A group of researchers led by Elke Rundensteiner has developed a highly effective technology that screens voice recordings for signs that a speaker is depressed, an important advance that could alert physicians and other clinicians to people who need help.
Audio-assisted Bidirectional Encoder Representations from Transformers (AudiBERT), the system developed by the researchers, leverages the words a speaker uses as well as the speaker’s tone, says Rundensteiner, William Smith Dean's Professor of Computer Science and founding director of WPI’s Data Science Program.
“Clinicians can detect depression and other mental ailments based on the content and tone of interviews with patients,” Rundensteiner says. “With deep learning data science techniques, we have developed a digital technology that examines a speaker’s words and tone for signs of depression. If widely deployed, this tool could dramatically expand mental health screening at low costs.”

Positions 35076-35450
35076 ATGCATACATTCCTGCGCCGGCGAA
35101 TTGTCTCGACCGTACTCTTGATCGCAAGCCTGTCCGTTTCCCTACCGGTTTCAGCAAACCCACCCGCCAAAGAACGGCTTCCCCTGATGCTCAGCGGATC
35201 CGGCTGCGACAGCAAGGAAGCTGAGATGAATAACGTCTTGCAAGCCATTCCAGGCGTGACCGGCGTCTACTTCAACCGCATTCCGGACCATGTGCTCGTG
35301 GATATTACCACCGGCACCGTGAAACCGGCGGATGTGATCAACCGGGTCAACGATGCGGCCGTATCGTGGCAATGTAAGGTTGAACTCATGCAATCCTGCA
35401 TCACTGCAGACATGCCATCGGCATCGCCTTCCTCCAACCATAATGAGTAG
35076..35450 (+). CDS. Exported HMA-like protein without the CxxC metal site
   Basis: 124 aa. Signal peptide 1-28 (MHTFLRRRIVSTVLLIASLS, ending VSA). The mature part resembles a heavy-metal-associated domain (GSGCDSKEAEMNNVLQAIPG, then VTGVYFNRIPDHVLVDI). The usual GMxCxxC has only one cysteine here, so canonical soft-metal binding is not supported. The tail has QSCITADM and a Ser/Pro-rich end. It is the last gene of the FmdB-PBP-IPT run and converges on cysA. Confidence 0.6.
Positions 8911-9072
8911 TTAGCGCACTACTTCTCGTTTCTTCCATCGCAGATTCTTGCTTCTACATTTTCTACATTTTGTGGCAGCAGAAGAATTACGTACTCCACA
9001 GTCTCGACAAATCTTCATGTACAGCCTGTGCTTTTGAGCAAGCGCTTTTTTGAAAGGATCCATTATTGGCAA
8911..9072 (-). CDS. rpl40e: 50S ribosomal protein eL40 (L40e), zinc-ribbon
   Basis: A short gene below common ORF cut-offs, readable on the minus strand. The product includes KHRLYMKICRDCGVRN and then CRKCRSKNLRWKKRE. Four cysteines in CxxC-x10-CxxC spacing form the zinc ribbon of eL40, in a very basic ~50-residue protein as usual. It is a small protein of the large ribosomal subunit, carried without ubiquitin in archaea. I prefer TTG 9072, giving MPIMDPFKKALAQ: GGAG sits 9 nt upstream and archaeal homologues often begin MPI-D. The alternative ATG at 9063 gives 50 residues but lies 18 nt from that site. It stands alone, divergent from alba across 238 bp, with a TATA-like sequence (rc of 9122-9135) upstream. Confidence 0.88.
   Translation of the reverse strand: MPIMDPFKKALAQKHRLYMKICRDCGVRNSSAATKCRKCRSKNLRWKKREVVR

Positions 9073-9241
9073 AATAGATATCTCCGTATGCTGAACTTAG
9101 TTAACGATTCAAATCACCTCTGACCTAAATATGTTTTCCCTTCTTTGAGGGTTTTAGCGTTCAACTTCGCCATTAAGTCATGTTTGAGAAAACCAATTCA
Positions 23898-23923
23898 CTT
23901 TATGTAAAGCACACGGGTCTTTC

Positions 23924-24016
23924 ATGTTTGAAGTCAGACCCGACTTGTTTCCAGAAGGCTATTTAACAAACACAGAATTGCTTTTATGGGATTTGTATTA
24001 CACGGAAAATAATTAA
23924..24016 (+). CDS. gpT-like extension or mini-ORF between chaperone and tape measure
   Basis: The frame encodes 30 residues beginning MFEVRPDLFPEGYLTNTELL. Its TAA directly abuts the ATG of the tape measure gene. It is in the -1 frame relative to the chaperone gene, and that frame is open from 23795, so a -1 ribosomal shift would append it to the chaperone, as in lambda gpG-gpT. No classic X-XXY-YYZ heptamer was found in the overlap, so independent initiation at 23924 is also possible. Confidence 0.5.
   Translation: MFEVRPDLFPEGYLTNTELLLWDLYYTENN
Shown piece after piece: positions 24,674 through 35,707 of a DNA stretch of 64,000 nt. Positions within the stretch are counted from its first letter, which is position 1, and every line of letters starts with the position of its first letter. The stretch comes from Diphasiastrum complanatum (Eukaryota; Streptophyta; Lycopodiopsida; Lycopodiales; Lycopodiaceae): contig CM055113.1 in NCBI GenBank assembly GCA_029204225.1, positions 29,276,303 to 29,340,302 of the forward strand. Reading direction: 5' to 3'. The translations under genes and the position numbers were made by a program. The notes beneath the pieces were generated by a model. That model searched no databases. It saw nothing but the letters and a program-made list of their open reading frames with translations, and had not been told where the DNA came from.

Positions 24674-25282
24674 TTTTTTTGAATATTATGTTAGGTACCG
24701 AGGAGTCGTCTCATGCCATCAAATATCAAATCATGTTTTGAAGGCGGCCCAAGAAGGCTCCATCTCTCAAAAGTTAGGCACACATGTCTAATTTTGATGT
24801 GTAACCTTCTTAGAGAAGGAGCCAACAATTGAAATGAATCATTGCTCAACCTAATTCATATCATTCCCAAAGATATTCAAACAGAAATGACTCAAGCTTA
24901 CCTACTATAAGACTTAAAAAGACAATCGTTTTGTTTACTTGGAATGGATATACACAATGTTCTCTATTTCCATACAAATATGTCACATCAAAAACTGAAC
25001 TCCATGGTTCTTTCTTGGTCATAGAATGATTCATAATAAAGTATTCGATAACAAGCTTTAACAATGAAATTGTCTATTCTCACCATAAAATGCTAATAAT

The researchers’ innovation was selected for presentation in November 2021 at the Association for Computing Machinery Conference on Information and Knowledge Management, where it received the Best Applied Research Award. The authors are Rundensteiner; Ermal Toto ’21 (PhD), previously a graduate student in computer science with Rundensteiner and now WPI assistant director of academic research computing; and ML Tlachac, a PhD student in data science with Rundensteiner. Tlachac has accepted a position as an assistant professor at Bryant University.
AudiBERT builds on the researchers’ previous work on the feasibility of using machine learning to analyze voice samples and other digital data from smartphones and social media and on audio-based depression screening as a way to address the societal problems of depression and limited mental health resources. At the core of the research is the idea that a person’s voice can reveal hidden issues.
“If a person is depressed, their vocal tone becomes a monotone,” Toto says. “Their voice might jitter, or shake, a little bit. “Trained clinicians can intuitively detect these variables during conversations. Now we can automate the detection in the human voice through machine learning models.”